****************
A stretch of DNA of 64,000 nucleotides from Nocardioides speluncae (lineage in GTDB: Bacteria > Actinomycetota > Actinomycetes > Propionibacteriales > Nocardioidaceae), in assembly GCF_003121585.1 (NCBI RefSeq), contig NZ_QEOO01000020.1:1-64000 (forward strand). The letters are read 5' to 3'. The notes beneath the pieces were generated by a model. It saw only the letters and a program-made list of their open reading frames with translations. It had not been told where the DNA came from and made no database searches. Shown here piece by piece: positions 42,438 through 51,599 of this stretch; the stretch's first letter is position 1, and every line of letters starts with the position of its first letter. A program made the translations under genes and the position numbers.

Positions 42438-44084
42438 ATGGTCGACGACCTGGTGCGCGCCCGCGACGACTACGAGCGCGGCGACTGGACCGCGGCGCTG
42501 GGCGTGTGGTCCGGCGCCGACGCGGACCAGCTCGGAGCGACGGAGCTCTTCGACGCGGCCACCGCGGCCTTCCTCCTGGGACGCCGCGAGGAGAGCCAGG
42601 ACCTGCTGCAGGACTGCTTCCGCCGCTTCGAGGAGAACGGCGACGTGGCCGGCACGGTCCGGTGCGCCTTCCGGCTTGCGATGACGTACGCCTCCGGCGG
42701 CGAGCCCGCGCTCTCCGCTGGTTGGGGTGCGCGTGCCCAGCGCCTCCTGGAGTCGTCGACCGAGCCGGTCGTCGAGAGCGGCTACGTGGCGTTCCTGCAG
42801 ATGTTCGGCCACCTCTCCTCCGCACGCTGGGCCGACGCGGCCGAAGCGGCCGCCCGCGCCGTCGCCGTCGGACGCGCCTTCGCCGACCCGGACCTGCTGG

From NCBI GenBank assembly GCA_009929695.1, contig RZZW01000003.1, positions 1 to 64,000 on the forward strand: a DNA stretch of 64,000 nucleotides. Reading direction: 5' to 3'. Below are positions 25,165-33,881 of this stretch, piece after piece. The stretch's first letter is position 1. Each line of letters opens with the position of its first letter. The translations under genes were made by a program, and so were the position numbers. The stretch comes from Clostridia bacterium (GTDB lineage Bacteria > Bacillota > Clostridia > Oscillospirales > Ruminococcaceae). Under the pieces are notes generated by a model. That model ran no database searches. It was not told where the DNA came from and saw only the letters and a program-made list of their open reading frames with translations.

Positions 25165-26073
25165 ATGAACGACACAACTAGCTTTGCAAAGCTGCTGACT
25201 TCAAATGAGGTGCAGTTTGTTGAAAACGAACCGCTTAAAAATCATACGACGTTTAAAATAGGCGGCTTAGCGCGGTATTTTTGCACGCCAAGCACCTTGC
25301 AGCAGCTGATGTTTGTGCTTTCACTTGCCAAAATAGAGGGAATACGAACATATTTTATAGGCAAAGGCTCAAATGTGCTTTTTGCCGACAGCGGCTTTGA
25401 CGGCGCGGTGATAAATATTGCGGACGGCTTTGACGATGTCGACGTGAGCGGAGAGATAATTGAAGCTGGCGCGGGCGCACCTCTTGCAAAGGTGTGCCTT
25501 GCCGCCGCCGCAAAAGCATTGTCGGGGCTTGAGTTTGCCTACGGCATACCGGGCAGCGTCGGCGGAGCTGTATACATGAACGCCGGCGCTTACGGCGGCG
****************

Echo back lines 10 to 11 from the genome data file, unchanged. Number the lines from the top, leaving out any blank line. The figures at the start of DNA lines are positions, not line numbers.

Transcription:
25165 ATGAACGACACAACTAGCTTTGCAAAGCTGCTGACT
25201 TCAAATGAGGTGCAGTTTGTTGAAAACGAACCGCTTAAAAATCATACGACGTTTAAAATAGGCGGCTTAGCGCGGTATTTTTGCACGCCAAGCACCTTGC